You can run the client using an init system, such as systemd. If using an init system, ensure that the process will be restarted on exit. The following example systemd service can be created as /etc/systemd/system/secure-client.service".

Example systemd service:

[Unit]
Description=HPE CloudVolumes Backup service client
After=network.target

[Service]
User=secureclient
Type=exec
ExecStart=/opt/cloudvolumes/secure_client --config /opt/cloudvolumes/secure_client_config.yaml
Restart=always
RestartSec=10s
LimitNOFILE=40000

[Install]
WantedBy=multi-user.target

In the above example, a dedicated directory owned by the secureclient user has been created as /opt/cloudvolumes. This folder contains the client binary, configuration file, certificate, private key and CA. In this case, the logs output by the client will be collected by systemd and viewable using sudo journalctl -u secure-client.service

If you are not using an init system, refer to the Using the Secure Client section for information on how to manage logs.

Configuration

The YAML configuration file contains the following properties, which might need to be modified when the client is being run via an init system.

  • ca: The path to the CA file
  • cert: The path to the certificate file
  • key: The path to the private key file

These paths can either be absolute or relative to the location the client is being executed from.

The YAML file also contains the following properties that should not need to be modified. They are listed here for completeness:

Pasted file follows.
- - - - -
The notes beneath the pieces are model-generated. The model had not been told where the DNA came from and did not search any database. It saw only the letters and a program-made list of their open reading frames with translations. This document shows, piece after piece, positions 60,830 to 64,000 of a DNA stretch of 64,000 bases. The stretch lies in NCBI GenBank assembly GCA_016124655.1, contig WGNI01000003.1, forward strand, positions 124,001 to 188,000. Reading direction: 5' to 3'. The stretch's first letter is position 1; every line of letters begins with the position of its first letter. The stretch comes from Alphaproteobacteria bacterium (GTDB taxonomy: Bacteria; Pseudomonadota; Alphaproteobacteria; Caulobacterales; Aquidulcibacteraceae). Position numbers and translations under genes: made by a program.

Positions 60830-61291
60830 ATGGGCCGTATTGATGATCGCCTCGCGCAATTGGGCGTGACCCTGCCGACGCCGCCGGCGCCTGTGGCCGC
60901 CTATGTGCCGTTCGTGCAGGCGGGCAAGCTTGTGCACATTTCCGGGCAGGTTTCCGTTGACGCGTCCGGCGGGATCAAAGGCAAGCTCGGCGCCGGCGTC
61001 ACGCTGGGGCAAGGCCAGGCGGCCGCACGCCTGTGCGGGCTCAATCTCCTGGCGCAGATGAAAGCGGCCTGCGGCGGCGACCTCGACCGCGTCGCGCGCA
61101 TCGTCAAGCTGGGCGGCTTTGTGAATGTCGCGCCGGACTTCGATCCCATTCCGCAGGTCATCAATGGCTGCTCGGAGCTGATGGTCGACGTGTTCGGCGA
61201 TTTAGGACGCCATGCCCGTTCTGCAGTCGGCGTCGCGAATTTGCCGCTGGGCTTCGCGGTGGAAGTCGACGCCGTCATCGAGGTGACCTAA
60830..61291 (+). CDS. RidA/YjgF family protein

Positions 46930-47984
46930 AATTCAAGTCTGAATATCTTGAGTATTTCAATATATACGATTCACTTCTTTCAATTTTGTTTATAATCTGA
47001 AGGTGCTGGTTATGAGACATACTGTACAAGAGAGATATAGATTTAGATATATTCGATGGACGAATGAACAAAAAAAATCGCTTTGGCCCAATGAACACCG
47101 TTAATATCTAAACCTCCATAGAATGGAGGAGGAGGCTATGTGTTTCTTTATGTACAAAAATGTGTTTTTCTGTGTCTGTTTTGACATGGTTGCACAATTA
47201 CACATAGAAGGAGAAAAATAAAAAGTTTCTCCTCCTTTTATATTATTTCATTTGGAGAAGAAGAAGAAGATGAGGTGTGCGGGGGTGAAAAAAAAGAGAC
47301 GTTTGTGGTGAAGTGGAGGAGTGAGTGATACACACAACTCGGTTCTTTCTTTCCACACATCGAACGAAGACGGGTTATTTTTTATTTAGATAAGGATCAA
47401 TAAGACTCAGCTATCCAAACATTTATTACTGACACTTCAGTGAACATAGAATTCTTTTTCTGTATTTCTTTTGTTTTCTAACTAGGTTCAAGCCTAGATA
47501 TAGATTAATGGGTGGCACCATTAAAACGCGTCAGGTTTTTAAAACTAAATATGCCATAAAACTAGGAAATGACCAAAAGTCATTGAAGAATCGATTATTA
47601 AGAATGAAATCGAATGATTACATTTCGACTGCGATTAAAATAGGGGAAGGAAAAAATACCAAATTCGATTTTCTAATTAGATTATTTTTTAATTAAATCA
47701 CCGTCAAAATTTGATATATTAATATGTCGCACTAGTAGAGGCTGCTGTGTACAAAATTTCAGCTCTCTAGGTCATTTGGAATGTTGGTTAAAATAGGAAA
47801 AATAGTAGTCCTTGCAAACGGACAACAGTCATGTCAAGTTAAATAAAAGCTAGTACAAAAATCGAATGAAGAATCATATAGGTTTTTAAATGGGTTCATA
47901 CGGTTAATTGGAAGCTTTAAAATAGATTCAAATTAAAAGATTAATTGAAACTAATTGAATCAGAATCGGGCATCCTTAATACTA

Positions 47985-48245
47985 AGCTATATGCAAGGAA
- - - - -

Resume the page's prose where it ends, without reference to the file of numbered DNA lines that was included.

• target1: The address and port to send traffic for StoreOnce Catalyst command sessions
  • target2: The address and port to send traffic for StoreOnce Catalyst data sessions
  • source1: The address and port to listen on for StoreOnce Catalyst command sessions
  • source2: The address and port to listen on for StoreOnce Catalyst data sessions

Generally, the address to listen on should always be 0.0.0.0. The port for Catalyst command sessions and data sessions are 9387 and 9388 respectively.

Using the Secure Client

If you are using an init system, you can start the client using the usual commands. For example, in the example systemd service listed above, if the name is "secure-client.service", the command would be:

$ sudo systemctl enable secure-client
$ sudo systemctl start secure-client

If you are not using an init system, navigate to the directory containing the client and run it as the user that you created to run the client:

$ sudo su secureclient
$ ./secure_client

To ensure that logs do not fill up the machine running the secure client, it is recommended to use the "--log" option and use logrotate to ensure that the logs do not fill up the machine it is running on. For example:

$ ./secure_client --log /var/log/cloudvolumes/secure_client.log

This requires that /var/log/cloudvolumes is a folder owned by the secureclient user. To add log rotation, create the following as /etc/logrotate.d/secure_client:

/var/log/cloudvolumes/secure_client.log {
    rotate 4
    weekly
    copytruncate
    compress
    missingok
    notifempty
}